To determine how many 85-year-old persons in the population were aging successfully, according to the definition ‘optimal functioning and well-being’ (quantitative approach) and according to themselves (qualitative approach).
All inhabitants of Leiden, the Netherlands, who were born during the period 1 September 1912-31 August 1914 were asked, shortly after their 85th birthday, to participate in the study. The number of participants was 599 (87): 397 women and 202 men. During a home visit, they were assisted in completing questionnaires and, in a representative group of 27 participants, an in-depth interview was carried out about their experiences when aging and as an elderly person.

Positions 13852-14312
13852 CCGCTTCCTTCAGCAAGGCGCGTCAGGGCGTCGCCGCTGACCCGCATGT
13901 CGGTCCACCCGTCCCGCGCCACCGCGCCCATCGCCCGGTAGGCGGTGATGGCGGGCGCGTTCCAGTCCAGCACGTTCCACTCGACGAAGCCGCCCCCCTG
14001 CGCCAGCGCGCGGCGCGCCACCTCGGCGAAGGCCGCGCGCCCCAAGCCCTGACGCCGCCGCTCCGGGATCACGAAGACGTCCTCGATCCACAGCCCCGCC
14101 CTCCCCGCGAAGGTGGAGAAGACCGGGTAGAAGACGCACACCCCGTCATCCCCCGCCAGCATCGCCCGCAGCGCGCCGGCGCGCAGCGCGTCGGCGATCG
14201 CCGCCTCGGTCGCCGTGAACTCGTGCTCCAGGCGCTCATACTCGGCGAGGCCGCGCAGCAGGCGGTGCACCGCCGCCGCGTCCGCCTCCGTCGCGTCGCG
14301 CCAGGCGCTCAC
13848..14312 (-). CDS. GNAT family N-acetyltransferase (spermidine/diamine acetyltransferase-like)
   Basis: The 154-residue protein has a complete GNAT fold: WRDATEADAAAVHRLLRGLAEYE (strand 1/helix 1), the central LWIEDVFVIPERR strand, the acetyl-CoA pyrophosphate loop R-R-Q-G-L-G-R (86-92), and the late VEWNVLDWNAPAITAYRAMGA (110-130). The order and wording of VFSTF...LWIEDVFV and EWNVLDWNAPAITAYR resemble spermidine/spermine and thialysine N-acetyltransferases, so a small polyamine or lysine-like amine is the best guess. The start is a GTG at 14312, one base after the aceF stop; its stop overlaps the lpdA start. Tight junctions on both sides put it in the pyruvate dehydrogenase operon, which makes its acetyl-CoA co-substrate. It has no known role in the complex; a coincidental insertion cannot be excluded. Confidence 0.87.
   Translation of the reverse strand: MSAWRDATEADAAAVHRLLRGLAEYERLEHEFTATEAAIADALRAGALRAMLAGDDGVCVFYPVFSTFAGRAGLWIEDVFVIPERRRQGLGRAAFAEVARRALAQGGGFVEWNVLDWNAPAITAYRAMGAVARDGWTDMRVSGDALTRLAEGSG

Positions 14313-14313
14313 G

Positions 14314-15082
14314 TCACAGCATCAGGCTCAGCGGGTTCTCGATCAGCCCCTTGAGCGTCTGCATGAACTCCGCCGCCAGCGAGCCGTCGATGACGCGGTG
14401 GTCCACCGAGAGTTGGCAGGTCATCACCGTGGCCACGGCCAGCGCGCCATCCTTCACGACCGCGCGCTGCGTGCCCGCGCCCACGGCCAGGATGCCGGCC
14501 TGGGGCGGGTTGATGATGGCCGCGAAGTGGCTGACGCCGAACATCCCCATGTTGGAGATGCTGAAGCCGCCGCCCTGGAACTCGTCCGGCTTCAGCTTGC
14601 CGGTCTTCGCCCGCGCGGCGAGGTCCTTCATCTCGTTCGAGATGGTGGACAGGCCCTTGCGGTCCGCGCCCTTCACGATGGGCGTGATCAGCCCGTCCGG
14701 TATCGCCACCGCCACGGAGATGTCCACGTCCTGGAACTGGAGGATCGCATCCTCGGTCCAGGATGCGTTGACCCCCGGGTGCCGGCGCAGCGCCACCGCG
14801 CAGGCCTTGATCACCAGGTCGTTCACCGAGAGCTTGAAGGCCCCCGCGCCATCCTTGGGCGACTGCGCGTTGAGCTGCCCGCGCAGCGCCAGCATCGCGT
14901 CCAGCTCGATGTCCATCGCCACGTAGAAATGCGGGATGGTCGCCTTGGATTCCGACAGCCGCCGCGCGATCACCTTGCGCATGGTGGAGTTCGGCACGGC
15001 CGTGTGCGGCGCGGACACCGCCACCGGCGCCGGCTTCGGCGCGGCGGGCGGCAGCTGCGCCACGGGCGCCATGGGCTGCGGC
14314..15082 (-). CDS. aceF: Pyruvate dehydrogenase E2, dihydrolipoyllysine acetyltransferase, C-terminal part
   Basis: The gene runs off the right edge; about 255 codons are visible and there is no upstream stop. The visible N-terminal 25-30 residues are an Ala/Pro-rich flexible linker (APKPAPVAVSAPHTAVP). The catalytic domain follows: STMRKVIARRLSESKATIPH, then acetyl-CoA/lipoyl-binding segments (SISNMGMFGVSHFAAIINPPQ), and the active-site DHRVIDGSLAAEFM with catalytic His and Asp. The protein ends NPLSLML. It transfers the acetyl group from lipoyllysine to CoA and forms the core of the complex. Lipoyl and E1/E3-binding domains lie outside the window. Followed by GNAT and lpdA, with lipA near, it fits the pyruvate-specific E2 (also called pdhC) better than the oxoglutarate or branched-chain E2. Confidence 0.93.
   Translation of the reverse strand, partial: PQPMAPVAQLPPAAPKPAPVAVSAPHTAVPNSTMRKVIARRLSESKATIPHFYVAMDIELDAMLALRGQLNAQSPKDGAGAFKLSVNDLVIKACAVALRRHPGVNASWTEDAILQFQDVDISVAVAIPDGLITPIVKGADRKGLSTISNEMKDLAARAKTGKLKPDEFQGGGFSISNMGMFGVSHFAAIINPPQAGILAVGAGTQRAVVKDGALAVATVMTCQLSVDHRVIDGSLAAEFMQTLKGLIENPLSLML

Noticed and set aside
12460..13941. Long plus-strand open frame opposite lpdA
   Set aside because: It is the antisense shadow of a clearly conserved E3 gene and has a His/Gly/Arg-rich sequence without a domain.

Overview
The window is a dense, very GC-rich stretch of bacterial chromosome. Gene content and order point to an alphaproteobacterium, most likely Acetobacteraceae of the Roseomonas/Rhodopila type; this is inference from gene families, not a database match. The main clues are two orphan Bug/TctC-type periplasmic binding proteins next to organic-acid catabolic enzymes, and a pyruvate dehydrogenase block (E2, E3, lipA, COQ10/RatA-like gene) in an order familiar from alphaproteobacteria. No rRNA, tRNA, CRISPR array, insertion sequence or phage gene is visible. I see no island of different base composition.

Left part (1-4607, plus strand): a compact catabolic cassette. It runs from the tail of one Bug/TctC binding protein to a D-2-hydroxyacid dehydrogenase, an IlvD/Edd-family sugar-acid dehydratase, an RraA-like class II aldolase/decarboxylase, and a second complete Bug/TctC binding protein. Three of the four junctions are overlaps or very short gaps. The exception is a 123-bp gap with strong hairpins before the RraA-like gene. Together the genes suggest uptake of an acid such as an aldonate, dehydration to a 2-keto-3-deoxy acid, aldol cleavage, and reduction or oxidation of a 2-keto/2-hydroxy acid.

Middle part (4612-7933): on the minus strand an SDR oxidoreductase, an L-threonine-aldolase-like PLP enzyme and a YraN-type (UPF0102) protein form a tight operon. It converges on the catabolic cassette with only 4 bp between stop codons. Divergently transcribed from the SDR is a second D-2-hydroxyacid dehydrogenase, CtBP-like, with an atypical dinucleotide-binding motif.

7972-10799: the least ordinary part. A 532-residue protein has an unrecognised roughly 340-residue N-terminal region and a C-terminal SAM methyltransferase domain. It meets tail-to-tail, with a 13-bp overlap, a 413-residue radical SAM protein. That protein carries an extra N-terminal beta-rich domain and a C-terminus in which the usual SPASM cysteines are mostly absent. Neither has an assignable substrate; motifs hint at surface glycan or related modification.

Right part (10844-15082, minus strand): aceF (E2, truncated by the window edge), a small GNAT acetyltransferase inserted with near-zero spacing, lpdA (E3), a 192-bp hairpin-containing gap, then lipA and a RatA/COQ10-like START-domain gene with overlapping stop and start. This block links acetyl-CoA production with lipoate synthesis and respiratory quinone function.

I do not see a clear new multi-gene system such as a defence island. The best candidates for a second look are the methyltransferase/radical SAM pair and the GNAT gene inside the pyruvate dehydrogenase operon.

Of the 599 participants, 267 (45) had optimal scores for well-being, 79 (13) had optimal scores for functioning and 58 (10) had optimal scores for both successful aging criteria. Of the 27 interviewees, 22 (81) described themselves as satisfied with their life and as having aged successfully. Participants found optimum functioning to be important in being able to be old successfully, but considered having social contacts as the most important prerequisite for wellbeing. The ability to be able to adjust to limitations was essential to remain satisfied and thus successfully old.